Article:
'Bridgerton’ is Shonda Rhimes’ sumptuous and provocative take on the period drama
Washington - No one can lay a special claim of ownership on the TV period drama. It is not sacred space or a part of a historical preservation act. It's make-believe, and therefore communal property. The crunchy gravel, the chandeliers, the gardens, the grand foyers, the full-length gloves, the piano forte, the needlepoint, the riding boots, the love letters sent in great haste. All of this is surely fair game for fresh takes just as much as, say, the hospital drama, the legal thriller or the noir mystery. These deeply entrenched genres are in constant need of a satisfyingly new spin.
This is the prevailing thought when one watches Netflix's enjoyably rambunctious (if a tad overblown) period drama "Bridgerton," the first big offering to come out of the streaming giant's significant deal with Shonda Rhimes, the gifted and enviably intuitive executive producer of such broadcast network hits as "Grey's Anatomy," "Scandal" and "How to Get Away With Murder" (among others).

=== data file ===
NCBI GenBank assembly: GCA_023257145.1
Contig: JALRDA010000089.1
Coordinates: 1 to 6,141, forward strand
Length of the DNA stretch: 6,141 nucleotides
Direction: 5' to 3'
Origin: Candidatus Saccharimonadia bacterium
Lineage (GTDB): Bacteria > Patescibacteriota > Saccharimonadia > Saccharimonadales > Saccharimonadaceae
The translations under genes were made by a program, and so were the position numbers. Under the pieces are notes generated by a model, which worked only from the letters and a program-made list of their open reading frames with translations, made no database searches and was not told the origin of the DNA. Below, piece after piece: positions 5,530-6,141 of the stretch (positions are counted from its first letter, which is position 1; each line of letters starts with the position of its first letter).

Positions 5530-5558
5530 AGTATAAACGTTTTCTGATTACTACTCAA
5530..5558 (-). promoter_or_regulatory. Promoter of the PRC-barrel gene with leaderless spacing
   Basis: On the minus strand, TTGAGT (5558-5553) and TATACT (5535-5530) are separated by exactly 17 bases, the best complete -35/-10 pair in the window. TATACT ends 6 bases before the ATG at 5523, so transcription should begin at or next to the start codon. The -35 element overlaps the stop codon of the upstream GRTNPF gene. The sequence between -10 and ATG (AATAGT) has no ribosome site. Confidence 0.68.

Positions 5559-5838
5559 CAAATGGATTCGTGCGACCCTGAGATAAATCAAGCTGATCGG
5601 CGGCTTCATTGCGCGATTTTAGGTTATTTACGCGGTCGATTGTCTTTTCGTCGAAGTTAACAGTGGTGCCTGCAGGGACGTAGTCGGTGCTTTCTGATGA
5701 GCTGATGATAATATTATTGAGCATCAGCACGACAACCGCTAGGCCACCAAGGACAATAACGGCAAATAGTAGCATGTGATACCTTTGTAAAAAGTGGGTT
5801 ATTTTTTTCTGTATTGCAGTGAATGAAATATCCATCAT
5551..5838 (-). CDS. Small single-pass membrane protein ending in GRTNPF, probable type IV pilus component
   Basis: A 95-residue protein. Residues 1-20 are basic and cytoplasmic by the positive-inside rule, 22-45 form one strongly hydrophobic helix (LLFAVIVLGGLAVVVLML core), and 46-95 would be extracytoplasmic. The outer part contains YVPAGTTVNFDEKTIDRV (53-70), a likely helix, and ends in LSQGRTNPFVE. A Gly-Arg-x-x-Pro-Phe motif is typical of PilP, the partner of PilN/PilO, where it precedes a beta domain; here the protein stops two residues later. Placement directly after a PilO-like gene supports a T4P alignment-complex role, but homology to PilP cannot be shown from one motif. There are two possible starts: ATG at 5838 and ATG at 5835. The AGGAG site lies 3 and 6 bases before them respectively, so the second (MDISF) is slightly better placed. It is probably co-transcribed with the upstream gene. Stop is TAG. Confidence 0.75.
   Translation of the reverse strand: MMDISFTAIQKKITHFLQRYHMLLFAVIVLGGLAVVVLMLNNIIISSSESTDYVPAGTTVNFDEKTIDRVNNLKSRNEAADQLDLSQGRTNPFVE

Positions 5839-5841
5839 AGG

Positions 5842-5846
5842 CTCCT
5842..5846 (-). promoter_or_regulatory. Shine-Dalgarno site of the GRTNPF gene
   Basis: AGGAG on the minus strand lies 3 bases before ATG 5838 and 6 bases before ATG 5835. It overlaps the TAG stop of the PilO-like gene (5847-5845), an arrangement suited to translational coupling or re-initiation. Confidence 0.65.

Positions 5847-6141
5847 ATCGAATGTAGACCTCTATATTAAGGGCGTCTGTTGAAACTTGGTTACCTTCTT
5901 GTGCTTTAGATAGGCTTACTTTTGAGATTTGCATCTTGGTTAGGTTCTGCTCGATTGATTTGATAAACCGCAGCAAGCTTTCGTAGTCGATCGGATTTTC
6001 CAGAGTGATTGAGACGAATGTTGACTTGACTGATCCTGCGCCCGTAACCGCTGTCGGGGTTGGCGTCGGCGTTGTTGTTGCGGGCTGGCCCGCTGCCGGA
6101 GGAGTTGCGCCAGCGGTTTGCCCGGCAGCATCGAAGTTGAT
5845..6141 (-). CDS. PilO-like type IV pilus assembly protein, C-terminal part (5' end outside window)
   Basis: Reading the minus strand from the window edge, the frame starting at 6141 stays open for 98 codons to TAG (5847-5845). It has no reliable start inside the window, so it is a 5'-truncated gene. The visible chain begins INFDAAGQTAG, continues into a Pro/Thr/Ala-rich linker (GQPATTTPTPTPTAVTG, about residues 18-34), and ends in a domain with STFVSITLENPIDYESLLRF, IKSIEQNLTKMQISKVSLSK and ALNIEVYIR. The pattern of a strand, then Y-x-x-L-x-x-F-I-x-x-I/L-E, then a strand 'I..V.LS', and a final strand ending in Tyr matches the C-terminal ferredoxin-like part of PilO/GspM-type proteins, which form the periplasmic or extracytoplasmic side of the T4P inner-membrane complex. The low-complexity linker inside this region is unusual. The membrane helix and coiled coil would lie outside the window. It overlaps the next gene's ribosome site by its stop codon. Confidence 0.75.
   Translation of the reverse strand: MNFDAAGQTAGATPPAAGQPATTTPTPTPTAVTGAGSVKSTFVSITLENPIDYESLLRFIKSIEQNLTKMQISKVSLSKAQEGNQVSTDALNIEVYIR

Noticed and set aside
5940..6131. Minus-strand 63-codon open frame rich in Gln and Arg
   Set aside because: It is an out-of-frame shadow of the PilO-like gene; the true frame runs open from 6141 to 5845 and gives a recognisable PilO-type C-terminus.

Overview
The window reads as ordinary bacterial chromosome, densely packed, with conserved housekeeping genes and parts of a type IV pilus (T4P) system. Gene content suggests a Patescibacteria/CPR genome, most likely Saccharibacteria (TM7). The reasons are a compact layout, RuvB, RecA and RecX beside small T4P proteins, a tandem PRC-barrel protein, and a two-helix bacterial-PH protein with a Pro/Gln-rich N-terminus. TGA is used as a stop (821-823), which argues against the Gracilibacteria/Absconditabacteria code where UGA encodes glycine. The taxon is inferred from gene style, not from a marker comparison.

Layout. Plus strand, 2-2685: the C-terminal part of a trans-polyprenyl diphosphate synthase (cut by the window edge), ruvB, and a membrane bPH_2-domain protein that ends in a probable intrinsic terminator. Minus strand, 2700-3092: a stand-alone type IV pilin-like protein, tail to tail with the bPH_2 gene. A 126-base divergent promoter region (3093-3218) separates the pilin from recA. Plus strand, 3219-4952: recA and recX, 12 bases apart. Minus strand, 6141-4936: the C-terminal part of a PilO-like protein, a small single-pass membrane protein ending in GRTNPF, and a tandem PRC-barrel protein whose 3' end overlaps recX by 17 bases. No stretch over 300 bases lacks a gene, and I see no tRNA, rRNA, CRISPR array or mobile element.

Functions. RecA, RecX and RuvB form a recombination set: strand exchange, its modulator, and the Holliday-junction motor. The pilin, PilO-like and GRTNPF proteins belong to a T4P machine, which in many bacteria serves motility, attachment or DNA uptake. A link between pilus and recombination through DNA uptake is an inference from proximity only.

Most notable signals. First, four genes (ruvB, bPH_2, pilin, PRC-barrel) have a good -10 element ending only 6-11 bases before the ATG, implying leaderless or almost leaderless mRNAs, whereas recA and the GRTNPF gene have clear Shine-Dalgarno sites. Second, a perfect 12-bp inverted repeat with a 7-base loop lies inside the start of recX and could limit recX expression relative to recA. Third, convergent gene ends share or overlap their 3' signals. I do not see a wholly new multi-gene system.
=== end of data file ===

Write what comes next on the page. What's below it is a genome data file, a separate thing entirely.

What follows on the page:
Based on Julia Quinn's best-selling romance novels and created by longtime Rhimes collaborator Chris Van Dusen, "Bridgerton" (eight episodes, streaming Friday) is less of a wild departure than it appears. The setting - high society in Regency-era London, circa 1813 - provides a visually sumptuous backdrop to explore and deconstruct the most abiding theme in the Shondasphere: love and sex in its many forms, made all the more desperate by the exacting, 19th-century codes of gender, class and suitable marriage arrangements that rule over the inhabitants of "the ton," who form the city's tiptop elite.
"Bridgerton," like the best of Jane Austen, feeds both an obsession and outrage over the treatment of women, whose status and privilege is constantly imperiled by potential lapses of virtue and the merest hint of rumour.